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Wharton's Jensen Discusses Gender Bias


Robert Jensen, professor of economics and public policy at the Wharton School of the University of Pennsylvania, gave a Levitt Center- sponsored talk on April 21 about the gender bias in developing countries. In particular, he focused on the economic and cultural implications of preferences toward male children in India.

Jensen first became interested in the topic while working in India. He realized that there seemed to be a disproportionately small number of girls compared to boys. In fact, when he looked at census data, he found that there were 47 million fewer women than probability said there should be. This phenomenon, which Harvard economist Amartya Sen describes as “missing women,” is not unique to India. In the late 1990’s when Jensen compiled this information, there were about 125.8 million fewer women than there should have been, which he projected would have increased to about 150 million women today.

For some perspective, Jensen noted that the 150 million missing women represent “more than the total number of women in the U.S. today,” and “more than all military and civilian deaths in all wars of the 20th century combined.” Aside from the obvious human rights concerns that these “missing women” raise, they’re also linked to increased sex trafficking, elevated crime rates and social unrest. Thus the implications of these “missing women” extend far beyond the micro level (individual rights), and into the macro level (general welfare and stability).

Jensen noted that there are both immediate and underlying causes for these gender biases. At the most surface level, the population disparities can be linked to infanticide, excess female mortality (due to lower levels of medical treatment and poorer nutrition in girls), and sex-selective abortion.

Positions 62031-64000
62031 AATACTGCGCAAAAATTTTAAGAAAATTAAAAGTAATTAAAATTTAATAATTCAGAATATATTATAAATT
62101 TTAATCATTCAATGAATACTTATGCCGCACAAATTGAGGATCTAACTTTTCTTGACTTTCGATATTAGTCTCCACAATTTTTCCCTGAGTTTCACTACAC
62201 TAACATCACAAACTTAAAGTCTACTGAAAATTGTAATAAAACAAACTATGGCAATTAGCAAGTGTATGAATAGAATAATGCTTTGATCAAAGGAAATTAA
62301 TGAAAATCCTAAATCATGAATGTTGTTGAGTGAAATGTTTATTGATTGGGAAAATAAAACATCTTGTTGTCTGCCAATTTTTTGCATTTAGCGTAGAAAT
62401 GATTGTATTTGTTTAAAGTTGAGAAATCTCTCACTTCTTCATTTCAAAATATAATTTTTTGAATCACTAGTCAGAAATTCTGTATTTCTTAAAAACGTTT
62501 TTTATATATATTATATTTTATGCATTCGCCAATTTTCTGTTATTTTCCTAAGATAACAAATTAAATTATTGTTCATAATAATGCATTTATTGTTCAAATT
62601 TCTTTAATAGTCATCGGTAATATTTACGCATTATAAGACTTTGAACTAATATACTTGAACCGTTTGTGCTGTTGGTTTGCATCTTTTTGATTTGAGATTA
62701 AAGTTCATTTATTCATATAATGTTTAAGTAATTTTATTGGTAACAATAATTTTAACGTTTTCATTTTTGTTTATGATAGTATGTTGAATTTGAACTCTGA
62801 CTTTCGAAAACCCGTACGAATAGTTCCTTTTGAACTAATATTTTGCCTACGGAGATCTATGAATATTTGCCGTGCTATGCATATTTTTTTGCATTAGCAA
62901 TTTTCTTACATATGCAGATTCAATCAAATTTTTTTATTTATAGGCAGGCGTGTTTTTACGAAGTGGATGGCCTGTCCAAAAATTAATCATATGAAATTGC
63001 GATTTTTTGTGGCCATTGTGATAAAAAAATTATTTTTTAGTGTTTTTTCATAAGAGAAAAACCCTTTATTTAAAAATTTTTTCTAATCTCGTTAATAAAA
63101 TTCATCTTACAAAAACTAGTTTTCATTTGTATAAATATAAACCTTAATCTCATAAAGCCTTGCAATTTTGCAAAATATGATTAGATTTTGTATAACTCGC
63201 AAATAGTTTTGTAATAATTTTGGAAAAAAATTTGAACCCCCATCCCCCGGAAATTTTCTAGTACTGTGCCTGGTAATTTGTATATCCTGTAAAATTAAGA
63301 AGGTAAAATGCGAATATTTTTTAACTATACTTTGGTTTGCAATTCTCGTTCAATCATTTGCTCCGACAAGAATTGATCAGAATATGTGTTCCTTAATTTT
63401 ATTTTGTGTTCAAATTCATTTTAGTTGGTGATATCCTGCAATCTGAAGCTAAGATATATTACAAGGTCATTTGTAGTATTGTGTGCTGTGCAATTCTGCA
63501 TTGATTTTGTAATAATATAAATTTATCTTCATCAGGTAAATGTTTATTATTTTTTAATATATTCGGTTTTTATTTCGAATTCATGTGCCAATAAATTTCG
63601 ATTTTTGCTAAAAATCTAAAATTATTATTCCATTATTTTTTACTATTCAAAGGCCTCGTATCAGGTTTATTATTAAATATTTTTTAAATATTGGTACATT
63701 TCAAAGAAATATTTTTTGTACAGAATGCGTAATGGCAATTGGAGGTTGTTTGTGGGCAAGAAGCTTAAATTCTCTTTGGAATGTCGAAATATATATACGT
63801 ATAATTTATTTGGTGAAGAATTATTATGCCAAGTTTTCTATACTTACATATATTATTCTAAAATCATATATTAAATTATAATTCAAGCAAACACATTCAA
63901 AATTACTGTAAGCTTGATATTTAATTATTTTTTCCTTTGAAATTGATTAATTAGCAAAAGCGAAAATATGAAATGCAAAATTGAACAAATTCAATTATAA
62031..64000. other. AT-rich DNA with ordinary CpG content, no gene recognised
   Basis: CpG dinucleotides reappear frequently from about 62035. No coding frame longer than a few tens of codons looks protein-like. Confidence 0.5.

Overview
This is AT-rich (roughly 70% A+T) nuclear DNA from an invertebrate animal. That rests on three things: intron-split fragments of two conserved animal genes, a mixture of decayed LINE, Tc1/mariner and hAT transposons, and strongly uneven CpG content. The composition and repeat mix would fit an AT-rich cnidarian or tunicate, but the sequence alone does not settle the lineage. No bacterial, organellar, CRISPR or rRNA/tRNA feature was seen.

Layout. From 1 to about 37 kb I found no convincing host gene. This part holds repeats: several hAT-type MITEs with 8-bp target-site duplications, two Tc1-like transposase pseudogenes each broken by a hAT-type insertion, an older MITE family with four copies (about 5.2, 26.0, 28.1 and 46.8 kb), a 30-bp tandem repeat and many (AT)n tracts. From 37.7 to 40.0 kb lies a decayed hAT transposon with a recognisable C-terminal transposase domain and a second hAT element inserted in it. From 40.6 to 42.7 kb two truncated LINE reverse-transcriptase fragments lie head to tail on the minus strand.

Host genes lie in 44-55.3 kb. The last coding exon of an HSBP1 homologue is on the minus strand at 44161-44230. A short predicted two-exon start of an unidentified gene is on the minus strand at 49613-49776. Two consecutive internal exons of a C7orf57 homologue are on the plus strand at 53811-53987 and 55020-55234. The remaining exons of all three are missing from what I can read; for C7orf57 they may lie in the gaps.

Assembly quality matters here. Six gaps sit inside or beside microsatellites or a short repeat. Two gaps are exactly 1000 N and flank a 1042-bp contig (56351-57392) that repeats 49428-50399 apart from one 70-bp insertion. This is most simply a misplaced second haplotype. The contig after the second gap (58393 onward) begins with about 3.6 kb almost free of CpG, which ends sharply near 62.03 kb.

While these surface level causes certainly impact the gender disparity, Jensen also identified two major underlying causes: history and economics. He noted that the level of gender bias is markedly more prominent in Northern India than in Southern India. This difference could be attributed to the overwhelming European influence in the north. For instance, Europeans introduced northern India to the caste system, which never existed in southern India.

 

As for the economic argument, Jensen noted that wheat dominates northern agriculture, whereas rice dominates southern agriculture. Whereas rice is relatively easy to plant, grow and harvest, wheat requires a great level of physical strength at every stage of planting and harvest. Thus women are devalued in the northern region because they can contribute less to the agricultural industry.

 

While Jensen’s own studies, as well as others, have confirmed the link between women’s economic valuations and cultural perceptions, Jensen acknowledged that there’s still a lot of research to be done on the causes and solutions of this issue. He urged the audience members to “wander,” observe the world and to “try to make a difference, whether big or small.”

 

 

 

 

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